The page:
Profile PictureNakia Evans, Coach | Leader | Speaker

13 Tips for Using Situational Leadership Effectively


How can a one-size-fits-all leadership style meet the demands of an increasingly diverse society? Situational leadership offers a more flexible solution. Sociology textbooks can explain how various researchers have contributed in this area, but the concept is relatively straightforward. Instead of sticking with what you know, you adapt your leadership style to different circumstances. Maybe your organization is at an impasse, or maybe you just want to learn how to become more influential and effective. Find out more about the benefits of situational leadership below.

Situational Leadership - Assessing the Situation

There are many factors to take into account when you’re working with a group. That includes the nature of your team and what you're trying to accomplish.

Keep these tips in mind:

1. Evaluate engagement. Willingness and enthusiasm are two key qualities to look for. Some obvious signs of employee engagement include exceeding expectations and spending time on professional development activities.

2. Measure ability. Of course, willingness only goes so far. Your team must also be able to do the required tasks. You may want to administer tests or ask for self-assessments.

3. Explore personalities. Understanding personalities matters too. Talking about values and workstyles can help you to figure out how to motivate your team and handle conflicts.

4. Clarify expectations. Lay down some ground rules and work at developing group and individual goals. Put your principles and objectives down in writing.

5. Define tasks. Consider the nature of your work. Is it mostly simple and routine or does it involve more complex reasoning and variety?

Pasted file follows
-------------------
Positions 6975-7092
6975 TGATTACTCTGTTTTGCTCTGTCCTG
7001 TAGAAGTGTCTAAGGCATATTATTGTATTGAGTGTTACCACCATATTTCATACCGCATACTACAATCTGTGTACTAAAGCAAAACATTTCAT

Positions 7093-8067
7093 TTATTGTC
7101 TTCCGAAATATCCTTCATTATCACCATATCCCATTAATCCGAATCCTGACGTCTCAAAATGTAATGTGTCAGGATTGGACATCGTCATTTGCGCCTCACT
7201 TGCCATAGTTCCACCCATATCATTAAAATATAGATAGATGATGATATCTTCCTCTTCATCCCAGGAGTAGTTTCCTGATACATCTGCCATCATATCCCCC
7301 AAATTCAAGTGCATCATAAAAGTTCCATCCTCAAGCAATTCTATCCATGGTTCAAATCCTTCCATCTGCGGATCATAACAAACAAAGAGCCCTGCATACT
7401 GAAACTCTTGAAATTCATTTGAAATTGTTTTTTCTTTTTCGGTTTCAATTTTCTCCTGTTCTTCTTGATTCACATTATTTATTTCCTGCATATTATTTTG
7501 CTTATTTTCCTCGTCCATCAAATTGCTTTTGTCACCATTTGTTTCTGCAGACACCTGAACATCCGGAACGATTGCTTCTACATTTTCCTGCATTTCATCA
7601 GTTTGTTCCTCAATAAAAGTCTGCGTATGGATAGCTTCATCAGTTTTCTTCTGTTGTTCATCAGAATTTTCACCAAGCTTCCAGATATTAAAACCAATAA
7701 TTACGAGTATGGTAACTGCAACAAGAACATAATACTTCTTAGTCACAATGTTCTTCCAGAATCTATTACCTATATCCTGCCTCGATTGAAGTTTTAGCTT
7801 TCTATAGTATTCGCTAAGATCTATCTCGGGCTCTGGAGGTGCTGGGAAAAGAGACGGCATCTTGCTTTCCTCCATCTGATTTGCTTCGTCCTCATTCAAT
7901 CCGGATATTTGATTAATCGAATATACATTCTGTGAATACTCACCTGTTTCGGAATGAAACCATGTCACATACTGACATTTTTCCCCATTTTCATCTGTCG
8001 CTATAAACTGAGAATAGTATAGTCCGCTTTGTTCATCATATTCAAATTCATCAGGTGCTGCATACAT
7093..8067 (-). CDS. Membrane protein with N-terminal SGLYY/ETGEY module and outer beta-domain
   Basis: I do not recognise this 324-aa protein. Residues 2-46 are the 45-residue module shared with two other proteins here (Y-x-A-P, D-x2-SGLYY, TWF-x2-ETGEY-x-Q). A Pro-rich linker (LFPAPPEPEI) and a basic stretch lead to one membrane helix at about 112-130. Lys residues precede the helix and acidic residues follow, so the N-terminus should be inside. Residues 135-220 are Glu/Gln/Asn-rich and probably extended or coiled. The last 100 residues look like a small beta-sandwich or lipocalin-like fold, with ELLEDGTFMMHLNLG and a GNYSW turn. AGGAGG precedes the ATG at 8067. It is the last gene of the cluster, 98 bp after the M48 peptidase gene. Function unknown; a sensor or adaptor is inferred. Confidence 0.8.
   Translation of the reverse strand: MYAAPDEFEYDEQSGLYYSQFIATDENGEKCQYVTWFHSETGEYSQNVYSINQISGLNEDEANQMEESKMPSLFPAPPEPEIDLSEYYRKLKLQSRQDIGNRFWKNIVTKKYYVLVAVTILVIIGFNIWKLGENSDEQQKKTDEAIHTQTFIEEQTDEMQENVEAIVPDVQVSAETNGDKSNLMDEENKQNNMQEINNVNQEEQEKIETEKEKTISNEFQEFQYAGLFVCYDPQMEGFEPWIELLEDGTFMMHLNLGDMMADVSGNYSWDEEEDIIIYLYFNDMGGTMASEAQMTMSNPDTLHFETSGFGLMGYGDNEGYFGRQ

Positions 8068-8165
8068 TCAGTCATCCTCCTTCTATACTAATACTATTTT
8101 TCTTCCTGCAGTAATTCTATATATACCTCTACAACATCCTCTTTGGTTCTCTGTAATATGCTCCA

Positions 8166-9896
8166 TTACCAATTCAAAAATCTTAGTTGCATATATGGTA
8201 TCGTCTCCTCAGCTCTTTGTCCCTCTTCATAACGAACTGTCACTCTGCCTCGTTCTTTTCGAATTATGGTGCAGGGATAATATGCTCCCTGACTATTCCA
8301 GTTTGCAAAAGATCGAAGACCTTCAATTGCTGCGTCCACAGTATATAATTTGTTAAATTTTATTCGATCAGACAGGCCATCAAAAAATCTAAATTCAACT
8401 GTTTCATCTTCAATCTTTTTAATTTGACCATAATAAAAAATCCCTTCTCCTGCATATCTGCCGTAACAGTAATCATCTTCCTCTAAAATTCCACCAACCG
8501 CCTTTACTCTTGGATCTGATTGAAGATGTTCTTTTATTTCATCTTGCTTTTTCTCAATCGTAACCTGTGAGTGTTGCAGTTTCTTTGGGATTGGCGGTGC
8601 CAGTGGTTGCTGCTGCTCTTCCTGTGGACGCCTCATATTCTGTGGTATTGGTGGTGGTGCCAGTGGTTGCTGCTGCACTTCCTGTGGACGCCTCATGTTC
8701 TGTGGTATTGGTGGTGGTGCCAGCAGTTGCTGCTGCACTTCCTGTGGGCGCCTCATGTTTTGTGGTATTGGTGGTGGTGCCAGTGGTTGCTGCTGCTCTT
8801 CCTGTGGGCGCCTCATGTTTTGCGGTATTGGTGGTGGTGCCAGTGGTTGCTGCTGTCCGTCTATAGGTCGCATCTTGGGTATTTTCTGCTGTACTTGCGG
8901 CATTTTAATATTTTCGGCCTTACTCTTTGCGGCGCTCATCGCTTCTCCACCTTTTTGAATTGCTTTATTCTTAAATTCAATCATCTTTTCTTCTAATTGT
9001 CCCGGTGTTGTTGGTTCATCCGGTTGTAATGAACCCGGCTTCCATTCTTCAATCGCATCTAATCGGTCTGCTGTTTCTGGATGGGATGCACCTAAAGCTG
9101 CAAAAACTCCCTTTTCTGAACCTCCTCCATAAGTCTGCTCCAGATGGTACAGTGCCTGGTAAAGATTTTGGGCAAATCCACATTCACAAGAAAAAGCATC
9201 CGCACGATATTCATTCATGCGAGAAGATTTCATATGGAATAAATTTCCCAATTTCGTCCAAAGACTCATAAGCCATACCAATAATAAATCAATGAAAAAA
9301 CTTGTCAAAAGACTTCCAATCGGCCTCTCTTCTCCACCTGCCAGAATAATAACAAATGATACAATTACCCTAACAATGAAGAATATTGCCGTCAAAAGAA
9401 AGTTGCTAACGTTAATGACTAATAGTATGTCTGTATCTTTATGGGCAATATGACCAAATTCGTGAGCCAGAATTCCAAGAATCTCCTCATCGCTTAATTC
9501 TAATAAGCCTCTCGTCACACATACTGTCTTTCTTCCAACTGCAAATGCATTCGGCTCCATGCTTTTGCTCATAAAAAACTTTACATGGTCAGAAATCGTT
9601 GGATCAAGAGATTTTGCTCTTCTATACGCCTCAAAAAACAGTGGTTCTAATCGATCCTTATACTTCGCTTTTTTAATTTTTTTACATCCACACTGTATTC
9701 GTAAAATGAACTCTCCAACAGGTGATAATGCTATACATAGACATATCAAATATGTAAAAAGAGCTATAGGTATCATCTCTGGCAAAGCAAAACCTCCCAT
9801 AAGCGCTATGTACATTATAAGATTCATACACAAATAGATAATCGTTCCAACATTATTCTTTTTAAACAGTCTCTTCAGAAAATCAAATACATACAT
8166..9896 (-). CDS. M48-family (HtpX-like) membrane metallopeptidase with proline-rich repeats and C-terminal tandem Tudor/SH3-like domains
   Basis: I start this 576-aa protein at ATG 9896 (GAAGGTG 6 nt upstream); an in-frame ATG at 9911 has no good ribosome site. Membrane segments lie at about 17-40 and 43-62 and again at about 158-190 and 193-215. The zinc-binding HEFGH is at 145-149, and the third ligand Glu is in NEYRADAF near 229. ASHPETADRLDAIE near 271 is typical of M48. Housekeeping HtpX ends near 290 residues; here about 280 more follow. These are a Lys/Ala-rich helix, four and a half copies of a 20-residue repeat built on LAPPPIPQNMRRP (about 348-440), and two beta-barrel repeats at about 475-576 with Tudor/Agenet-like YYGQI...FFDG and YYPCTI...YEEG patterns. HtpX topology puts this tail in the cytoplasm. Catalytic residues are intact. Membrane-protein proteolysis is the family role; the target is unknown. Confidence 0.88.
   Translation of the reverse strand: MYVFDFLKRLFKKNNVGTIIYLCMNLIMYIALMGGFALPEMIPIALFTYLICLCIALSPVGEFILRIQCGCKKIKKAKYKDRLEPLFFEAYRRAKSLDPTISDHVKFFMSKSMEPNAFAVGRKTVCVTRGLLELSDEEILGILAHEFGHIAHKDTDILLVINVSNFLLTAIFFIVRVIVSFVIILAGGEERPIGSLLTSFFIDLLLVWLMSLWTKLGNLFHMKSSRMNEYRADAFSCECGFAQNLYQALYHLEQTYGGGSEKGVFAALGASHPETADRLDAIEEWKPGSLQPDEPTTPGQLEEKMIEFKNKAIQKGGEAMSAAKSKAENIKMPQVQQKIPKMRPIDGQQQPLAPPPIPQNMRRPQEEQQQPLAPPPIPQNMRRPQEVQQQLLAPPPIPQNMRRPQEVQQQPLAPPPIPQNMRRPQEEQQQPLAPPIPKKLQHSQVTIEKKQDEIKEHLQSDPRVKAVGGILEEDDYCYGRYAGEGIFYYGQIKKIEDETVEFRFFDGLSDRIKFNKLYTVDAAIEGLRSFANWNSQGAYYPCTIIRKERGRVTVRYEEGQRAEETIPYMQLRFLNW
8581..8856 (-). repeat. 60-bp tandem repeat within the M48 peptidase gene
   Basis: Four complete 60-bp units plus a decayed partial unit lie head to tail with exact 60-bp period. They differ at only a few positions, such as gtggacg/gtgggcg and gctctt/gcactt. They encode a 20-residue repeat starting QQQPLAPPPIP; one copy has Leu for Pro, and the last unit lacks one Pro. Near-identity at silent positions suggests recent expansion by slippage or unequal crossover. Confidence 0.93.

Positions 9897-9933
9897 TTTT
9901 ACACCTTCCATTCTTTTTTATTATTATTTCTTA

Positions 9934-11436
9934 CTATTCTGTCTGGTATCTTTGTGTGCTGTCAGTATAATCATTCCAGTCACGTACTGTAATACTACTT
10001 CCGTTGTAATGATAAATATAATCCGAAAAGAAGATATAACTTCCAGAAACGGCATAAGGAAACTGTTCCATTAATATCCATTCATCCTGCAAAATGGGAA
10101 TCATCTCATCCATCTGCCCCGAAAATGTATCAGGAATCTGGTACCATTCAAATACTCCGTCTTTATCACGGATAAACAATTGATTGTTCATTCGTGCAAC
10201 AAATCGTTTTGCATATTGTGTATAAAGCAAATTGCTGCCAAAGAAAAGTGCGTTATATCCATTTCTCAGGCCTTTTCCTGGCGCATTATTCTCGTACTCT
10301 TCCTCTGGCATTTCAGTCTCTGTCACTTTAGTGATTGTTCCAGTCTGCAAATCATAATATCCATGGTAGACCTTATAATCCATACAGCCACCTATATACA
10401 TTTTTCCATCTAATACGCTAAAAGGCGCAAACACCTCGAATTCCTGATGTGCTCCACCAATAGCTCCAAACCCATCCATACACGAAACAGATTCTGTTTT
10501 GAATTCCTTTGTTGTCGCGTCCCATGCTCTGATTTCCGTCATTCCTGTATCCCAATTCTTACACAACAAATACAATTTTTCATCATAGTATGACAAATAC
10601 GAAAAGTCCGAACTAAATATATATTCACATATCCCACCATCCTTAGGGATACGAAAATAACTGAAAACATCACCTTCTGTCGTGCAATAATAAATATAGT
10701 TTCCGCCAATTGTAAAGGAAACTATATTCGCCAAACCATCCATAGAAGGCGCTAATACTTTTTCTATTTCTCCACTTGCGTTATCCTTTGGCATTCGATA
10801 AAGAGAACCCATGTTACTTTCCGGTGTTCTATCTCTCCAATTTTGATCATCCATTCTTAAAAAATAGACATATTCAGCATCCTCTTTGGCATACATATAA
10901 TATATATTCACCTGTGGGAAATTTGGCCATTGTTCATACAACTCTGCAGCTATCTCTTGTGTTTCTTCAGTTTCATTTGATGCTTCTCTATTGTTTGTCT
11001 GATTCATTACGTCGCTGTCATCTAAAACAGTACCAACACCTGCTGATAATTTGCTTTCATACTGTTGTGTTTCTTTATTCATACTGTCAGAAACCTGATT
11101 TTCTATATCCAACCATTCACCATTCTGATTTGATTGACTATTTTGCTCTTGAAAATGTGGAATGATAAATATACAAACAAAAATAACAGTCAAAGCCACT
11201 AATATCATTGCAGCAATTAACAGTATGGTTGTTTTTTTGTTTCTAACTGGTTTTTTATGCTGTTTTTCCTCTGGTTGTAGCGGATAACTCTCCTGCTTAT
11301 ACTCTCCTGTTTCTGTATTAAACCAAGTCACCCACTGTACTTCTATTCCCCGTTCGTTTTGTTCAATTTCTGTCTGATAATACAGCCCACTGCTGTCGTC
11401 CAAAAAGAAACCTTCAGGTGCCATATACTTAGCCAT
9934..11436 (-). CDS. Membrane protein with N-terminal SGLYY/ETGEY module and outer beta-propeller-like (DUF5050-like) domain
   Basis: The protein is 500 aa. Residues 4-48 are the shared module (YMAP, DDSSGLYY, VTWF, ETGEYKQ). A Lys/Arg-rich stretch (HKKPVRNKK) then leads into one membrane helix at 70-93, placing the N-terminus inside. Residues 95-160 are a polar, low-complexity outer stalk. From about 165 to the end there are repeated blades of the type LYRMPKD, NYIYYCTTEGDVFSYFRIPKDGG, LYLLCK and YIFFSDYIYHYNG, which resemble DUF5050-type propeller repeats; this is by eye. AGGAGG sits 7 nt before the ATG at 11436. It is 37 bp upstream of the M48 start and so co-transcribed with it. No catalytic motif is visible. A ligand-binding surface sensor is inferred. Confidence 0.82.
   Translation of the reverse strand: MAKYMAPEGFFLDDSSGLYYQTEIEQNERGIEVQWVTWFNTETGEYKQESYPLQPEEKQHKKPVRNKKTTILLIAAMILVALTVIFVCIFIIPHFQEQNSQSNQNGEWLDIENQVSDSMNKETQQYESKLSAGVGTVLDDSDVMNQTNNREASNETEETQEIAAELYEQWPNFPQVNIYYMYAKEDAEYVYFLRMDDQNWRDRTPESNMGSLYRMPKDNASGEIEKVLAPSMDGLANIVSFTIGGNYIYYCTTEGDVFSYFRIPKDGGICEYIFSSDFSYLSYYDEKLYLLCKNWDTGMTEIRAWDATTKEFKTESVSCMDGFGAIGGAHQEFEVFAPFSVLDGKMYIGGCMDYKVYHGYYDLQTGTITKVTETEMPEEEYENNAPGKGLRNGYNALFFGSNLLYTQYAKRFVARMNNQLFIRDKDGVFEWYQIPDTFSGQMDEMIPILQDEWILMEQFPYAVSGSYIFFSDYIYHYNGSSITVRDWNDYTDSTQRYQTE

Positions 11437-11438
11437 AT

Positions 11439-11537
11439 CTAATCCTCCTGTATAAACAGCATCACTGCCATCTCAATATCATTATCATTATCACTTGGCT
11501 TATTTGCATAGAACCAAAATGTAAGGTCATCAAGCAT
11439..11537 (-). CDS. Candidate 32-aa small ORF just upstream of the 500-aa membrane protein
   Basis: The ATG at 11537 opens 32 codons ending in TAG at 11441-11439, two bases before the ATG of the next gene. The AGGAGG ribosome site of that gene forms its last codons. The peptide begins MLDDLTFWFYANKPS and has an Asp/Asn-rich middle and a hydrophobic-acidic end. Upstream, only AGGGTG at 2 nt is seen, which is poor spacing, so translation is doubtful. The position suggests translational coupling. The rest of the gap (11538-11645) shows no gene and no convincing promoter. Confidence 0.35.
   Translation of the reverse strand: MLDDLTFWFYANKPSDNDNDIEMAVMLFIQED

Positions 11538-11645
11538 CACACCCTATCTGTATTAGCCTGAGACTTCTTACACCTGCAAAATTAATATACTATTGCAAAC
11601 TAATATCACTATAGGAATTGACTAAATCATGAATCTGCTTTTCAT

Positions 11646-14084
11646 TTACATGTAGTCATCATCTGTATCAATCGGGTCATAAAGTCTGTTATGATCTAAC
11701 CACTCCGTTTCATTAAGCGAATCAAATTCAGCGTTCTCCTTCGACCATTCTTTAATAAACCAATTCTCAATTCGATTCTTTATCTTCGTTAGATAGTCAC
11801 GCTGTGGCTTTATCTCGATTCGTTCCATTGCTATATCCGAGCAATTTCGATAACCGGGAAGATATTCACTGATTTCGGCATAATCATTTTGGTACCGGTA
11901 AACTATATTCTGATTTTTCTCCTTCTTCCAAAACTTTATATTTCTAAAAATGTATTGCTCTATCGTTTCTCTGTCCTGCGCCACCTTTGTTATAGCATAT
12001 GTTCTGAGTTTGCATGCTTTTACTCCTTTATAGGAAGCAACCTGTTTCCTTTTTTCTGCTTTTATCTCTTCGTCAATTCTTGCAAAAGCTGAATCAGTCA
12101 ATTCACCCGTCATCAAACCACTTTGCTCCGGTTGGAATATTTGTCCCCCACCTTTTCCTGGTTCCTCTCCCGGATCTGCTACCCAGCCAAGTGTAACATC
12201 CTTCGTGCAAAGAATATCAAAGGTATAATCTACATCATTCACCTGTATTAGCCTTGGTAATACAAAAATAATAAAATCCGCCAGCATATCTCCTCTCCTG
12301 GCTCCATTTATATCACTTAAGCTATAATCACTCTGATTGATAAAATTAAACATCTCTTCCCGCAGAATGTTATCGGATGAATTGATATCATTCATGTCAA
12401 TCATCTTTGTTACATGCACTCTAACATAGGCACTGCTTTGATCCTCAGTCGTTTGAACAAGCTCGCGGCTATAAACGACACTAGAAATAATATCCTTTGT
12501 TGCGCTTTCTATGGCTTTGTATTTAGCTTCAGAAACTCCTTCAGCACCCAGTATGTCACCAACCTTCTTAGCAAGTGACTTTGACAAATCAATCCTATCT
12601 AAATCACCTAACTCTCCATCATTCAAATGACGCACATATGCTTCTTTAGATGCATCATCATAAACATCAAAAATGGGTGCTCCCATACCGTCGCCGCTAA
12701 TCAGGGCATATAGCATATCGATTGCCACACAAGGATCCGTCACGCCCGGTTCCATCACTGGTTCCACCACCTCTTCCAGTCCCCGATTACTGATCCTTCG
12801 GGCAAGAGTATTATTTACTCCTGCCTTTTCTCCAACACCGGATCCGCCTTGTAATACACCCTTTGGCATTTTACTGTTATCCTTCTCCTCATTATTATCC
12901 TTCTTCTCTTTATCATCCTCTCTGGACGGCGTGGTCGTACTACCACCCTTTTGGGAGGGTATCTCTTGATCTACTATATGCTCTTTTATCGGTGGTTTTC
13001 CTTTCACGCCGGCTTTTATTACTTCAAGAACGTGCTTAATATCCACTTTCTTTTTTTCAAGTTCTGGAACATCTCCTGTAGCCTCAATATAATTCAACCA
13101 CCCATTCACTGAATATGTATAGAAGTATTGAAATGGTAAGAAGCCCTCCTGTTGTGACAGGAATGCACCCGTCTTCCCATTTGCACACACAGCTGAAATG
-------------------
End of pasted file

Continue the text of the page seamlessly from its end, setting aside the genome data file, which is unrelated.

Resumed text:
6. Meet deadlines. Keep your timeline in mind. Will you need to make decisions on your own quickly or is there more room for discussion and consultation?

Situational Leadership - Understanding Your Options

Unless you’re a monk, you’re going to need more than one kind of outfit in your closet. In the same way, expanding your leadership skills will prepare you for a range of opportunities that you’re likely to come across in today’s workplace.

Depending on the situation, various strategies may be effective, such as:

1. Provide direction. Sometimes leadership boils down to giving instructions. That may be the case if your team is limited in terms of willingness or ability.

2. Offer coaching. At the same time, you may be able to offer more support and less direction as your team acquires greater experience and forms stronger relationships. Create a culture of constructive feedback, high standards, and ongoing learning.

3. Delegate responsibility. Identify which tasks you need to do yourself and which you can hand over to someone else. This may include recurring activities or those that give employees a chance to upgrade their skills.

4. Earn trust. Even if your role carries a high level of authority, it’s beneficial to build trust. A team is more likely to succeed if they feel secure and respected. Strive to be consistent and objective. Communicate openly and take responsibility for your decisions.

5. Set an example. What does your behavior say about your character and abilities? Your team will notice what you do as well as what you say. Honor your commitments and work on your listening skills.

6. Build personal relationships. Meaningful connections and shared goals turn a group of individuals into a team. As a leader, it’s important to establish rapport and show appreciation. Stay positive and approachable. .

. . 7. Identify talent. Who are the shining stars on your team? Create future leaders by spotting talent and nurturing it. Pay attention to potential along with current performance, so you’ll be prepared for emerging needs and opportunities.

Successful leaders keep growing and applying what they learn.

Developing your situational leadership skills can help you to advance your career, while you help increase productivity and morale.


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